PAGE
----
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International Journal of Engineering and Applied Sciences (IJEAS)

ISSN: 2394-3661, Volume-3, Issue-2, February 2016

Ground Water Contamination in Coal Mining Areas:


A Critical Review
Shiv Kumar Gupta, Kumar Nikhil

(Ahanger et. al,. 2014; Boni et. al,. 1999; Balistrieri., et. al,.
Abstract Ground water is becoming a major concern with 1999).
respect to surface and underground mining of coal in many state Mining from exploration to the closing stage has a serious
of our country coal fields. Ground-water quality is being impact on the environment. This impact can be direct through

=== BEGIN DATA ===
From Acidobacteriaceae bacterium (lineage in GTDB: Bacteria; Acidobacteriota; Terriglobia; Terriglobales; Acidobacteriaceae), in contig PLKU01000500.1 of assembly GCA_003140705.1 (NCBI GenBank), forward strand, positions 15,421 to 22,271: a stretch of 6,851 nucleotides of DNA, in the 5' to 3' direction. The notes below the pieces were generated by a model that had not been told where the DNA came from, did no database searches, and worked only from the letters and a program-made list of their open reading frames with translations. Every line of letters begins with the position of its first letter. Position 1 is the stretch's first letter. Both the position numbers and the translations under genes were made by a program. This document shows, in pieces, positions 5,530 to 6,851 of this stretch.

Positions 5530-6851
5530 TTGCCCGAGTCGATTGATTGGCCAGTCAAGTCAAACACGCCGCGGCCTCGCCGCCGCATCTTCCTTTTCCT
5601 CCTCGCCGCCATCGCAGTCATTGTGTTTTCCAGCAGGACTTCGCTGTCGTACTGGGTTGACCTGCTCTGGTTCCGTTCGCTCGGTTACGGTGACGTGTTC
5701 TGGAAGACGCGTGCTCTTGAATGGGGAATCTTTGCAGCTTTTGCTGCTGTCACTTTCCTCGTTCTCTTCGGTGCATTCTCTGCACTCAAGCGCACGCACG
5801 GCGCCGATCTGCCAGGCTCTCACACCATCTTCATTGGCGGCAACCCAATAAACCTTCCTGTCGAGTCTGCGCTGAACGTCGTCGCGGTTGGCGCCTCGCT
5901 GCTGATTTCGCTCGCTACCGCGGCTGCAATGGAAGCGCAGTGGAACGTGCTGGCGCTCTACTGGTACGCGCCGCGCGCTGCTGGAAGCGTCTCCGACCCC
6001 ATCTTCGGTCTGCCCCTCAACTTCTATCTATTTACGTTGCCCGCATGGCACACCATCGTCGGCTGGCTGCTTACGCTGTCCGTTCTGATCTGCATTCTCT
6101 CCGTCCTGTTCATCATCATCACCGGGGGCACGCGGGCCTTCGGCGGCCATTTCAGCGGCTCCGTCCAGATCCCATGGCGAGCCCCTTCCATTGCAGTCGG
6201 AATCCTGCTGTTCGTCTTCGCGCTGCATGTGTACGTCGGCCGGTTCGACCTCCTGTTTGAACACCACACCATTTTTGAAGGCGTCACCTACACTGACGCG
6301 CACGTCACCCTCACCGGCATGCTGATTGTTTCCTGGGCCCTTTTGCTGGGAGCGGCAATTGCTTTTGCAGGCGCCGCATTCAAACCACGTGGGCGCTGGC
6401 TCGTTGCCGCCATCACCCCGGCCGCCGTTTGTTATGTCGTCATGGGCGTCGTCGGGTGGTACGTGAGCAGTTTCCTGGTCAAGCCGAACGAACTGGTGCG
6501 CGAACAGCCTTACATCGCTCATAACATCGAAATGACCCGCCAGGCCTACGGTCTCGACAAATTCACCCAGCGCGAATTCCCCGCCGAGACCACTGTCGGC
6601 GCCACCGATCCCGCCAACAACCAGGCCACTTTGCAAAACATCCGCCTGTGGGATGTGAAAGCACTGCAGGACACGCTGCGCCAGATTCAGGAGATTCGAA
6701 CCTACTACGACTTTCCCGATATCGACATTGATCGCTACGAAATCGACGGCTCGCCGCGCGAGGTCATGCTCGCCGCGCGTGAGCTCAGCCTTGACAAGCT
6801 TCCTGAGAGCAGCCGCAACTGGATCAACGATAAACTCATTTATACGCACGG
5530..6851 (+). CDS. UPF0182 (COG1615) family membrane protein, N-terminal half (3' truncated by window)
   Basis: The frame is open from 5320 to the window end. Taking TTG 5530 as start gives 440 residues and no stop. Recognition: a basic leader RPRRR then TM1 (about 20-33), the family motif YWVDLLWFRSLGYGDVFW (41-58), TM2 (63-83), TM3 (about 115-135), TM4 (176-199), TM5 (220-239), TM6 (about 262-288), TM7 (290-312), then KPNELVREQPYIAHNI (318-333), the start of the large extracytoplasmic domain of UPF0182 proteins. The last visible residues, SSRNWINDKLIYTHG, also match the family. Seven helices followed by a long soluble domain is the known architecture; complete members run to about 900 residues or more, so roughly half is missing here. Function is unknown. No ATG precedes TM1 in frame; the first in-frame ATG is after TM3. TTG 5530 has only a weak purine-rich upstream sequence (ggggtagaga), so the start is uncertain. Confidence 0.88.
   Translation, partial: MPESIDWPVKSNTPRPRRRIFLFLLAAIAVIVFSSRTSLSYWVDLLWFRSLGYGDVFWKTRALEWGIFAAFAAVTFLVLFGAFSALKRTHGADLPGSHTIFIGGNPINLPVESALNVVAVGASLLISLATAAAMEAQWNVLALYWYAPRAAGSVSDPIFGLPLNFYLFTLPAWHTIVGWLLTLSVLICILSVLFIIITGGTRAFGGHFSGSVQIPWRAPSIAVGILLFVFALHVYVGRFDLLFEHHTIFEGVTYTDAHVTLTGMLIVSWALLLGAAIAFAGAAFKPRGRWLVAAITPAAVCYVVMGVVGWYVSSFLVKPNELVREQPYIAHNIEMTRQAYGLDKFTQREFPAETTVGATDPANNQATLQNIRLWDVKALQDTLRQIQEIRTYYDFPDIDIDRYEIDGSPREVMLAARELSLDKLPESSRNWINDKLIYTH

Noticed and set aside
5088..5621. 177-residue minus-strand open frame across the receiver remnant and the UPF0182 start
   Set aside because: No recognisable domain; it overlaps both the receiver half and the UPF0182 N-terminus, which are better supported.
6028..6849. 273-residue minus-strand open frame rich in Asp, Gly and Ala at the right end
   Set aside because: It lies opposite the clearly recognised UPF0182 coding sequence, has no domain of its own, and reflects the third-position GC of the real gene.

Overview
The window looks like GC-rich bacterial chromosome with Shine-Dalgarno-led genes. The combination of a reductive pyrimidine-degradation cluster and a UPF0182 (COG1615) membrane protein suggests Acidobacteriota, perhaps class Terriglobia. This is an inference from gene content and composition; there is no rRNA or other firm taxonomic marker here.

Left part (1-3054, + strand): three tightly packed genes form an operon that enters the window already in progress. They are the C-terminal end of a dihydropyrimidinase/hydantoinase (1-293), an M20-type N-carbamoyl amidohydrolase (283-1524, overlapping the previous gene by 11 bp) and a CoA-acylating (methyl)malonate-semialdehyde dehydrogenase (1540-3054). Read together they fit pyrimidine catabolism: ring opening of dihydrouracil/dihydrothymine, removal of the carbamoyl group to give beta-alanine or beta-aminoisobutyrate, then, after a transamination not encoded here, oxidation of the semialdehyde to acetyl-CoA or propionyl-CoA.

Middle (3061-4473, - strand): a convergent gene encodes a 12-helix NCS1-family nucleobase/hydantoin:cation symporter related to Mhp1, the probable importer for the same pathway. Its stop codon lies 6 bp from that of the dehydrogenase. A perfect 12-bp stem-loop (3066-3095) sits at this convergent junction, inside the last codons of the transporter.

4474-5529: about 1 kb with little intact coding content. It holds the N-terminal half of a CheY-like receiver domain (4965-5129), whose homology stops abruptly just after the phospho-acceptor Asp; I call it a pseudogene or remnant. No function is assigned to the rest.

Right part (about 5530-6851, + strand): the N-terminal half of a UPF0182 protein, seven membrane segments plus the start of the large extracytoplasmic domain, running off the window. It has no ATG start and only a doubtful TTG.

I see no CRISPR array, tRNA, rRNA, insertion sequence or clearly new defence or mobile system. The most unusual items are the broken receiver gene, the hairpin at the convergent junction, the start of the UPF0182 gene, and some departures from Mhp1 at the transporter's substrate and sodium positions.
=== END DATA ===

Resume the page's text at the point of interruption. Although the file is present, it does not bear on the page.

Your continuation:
addressed in this review paper. Despite the new emphasis placed
the value chain activities, prospecting exploration, site
on ground water by regulatory authorities, the effects of coal
mining on ground water are still poorly understood. It is the
development, ore extraction, mineral dressing, smelting,
intention to elaborate on general aspects of ground water, and to refining/metallurgy, transportation, post mining activities and
share with some results of research done in our country. indirectly through the impact of the degradation on the
socio-cultural development of communities. In general,
Index TermsGround water (GW), Mining and allied degradation arising from mining includes; air pollution, water
activities, Contaminants, Permissible limit and Legal pollution, land and forest degradation, noise pollution, solid
boundaries. and liquid waste disposal of toxic substances, as well as